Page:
This involves the death of a retired officer or the family member of an active or retired employee of the department. In such cases, it is up to the department to decide whether or not the deceased gets any honors.

Depending on the category, the service can either be formal, with full military honors, or informal with some of the military honors. The family has the right to decide what type of service they would prefer including whether it should be private or public. The fallen soldier’s final wishes also matter the most when deciding.

Procedures Immediately After a Line of Duty Death

If an officer dies, especially in the line of duty, there are certain procedures to be followed. This is in terms of when the news is spread. The family has the priority of being informed about the death before it’s released to the media. 

The senior chaplain, chief officer, or designated department representative should be the ones to notify the family and in-person if possible. The department representative after that becomes the family’s liaison throughout the process until they are no longer needed by the family. 

The department can start the period of mourning once the family has been involved. Some of the common signs that a department is in mourning include the flag at half-staff. 

The officers also wear shrouded badges, where a black cloth or tape is placed horizontally across the badge. A bunting may also be displayed on the cruiser and station, on the day of the funeral service.

The department must have a representative who acts as the single point of contact for the deceased’s family. The family’s liaison has the responsibility of offering 24-hour support to the family, for as long as they need it. 

The support includes transportation to view the body as well as at the funeral. This support can be offered even up to a year after the funeral if the family requires it. That is why the liaison needs to be a close friend to the family.

In larger departments, the family liaison works with a team of officers for the funeral planning process. The liaison together with the chaplain, are responsible for discussing the military-style funeral traditions with the family. 

They discuss with them the various options available for an honorable send-off for a fallen officer. While the family’s liaison is making arrangements for the actual funeral, the traffic unit officer plans on how the procession will proceed. The officer in charge of cemetery details also makes arrangements for the interment or inurnment.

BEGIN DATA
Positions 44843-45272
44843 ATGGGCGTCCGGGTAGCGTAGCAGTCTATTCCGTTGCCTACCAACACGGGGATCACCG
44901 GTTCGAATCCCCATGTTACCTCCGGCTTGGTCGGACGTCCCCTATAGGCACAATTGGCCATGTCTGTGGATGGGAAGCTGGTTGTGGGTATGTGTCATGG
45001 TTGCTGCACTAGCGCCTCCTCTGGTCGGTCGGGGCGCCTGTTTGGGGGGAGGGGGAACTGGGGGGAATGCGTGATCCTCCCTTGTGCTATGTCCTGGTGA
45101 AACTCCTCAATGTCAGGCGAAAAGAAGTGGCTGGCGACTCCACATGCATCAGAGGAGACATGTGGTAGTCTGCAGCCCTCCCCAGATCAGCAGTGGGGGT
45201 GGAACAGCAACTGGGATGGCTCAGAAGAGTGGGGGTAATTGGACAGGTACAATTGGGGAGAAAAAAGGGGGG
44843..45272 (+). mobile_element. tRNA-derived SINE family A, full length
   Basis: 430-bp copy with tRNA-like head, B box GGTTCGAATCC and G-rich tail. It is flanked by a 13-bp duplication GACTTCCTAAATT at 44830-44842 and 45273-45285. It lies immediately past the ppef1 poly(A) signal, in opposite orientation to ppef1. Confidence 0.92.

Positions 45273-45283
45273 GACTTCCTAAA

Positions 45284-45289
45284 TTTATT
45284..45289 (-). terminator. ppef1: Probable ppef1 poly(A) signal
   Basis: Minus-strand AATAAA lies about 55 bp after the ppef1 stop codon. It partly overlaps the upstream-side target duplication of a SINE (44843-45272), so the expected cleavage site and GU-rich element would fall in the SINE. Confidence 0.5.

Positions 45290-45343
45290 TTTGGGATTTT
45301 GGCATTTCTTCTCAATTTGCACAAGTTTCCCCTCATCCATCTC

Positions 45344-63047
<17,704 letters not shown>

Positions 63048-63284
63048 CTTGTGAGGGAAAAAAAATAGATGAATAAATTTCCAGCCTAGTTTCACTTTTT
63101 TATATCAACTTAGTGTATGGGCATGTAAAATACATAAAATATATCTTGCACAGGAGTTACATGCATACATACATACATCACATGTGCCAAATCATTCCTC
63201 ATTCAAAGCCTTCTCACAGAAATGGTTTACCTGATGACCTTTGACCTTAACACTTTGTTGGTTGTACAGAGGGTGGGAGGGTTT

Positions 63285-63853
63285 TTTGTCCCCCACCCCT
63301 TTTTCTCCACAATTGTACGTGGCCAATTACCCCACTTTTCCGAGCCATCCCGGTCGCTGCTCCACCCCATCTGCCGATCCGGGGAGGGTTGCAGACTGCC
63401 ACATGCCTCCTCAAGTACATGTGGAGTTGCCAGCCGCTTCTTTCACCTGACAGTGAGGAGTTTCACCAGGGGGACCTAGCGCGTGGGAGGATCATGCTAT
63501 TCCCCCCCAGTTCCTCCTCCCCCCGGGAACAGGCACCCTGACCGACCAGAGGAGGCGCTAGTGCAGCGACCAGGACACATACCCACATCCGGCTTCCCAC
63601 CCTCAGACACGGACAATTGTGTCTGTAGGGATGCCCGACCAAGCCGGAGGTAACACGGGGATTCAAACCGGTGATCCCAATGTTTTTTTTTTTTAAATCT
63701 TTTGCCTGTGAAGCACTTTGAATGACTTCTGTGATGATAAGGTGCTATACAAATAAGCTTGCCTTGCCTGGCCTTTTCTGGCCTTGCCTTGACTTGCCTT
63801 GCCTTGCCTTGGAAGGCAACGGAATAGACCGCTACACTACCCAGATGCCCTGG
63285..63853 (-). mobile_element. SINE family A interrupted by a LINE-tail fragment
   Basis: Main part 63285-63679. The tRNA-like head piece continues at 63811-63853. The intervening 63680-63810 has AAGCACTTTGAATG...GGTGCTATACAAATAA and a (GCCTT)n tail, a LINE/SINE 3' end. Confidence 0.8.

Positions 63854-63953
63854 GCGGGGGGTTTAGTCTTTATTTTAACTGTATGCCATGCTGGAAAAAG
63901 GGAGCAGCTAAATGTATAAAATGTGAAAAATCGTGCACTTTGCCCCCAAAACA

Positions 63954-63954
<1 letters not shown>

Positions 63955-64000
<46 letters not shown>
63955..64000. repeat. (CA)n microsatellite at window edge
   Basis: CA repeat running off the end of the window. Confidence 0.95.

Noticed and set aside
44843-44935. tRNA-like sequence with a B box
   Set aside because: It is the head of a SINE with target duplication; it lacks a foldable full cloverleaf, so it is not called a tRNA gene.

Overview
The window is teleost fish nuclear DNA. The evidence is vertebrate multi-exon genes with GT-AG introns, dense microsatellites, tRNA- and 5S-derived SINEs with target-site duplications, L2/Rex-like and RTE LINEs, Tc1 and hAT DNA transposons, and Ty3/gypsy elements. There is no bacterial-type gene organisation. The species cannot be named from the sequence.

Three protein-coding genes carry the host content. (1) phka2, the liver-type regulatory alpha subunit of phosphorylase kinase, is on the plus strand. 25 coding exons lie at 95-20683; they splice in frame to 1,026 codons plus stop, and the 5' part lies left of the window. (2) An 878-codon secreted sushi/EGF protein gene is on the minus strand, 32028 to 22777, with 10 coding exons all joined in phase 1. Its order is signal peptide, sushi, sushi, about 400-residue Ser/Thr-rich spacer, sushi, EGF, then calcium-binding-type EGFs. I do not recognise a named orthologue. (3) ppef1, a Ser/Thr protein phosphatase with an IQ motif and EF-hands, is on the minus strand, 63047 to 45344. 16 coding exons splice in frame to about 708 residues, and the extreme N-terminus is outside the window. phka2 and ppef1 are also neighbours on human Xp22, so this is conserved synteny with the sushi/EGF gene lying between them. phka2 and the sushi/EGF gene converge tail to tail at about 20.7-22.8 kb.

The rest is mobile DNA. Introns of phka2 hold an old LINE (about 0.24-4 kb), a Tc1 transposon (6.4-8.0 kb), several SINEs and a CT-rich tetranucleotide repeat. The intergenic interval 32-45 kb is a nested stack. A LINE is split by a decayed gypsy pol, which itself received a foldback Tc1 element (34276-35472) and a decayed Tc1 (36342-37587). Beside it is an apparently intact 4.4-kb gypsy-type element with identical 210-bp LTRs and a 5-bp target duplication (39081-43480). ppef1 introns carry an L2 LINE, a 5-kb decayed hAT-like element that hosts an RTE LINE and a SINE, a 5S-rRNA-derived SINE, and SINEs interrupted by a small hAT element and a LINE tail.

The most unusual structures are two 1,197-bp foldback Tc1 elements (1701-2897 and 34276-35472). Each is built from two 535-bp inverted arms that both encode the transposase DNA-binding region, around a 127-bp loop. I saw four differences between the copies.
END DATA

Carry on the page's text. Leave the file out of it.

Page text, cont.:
The department is also responsible for offering 24-hour security detail for the family until after the funeral. Shifts are also assigned so that the body of the deceased is watched round the clock until the funeral. 

Other roles include the ushers, pallbearers, and a color guard during the funeral. The family has the right to appoint who they want for these roles. 

Keeping in line with the deceased’s last wishes and the family’s preferences, the department will arrange for a location big enough to accommodate all attendees. They will also plan the reception or luncheon as well as the procession. 

Several officers who were close friends of the deceased are also expected to write eulogies to be read at the service.

Casket Watch and Honor Guard

Casket Watch and Honor Guard

Officers who die in the line of duty are always given full military honors. That begins with the casket watch which is considered a great honor for those given the duty. It involves a team of two officers, standing vigil, on either end of the casket facing each other. 

There are normally 15-30 minutes shifts so two other officers will come to relieve them at the right time. Normally, the casket watch is done for viewings and wakes. It starts 30 minutes before and ends 30 minutes after the wake or viewing. Most departments, however, choose to have the casket watch until the funeral.

Aside from the casket watch, there is the honor guard. This is the team that coordinated the ceremonial aspects of the day. They include the pallbearers, color guards, and casket watch. These roles require people with training and experience. 

Among other duties, they’ll be responsible for carrying the flag, standing guard, and folding the flag that’s normally placed over the casket. 

It is recommended to have a minimum of 21 members in the honor guard. That is, 8 firing parties, 6 pallbearers, 6 flag team, and 1 funeral commander. If possible, however, there could be even up to 30 or 40 members in the honor guard. 

This is because there is a probability that some of the appointed members may be unable to participate on that day. It could be either due to grief, or maybe falling sick, or having an emergency.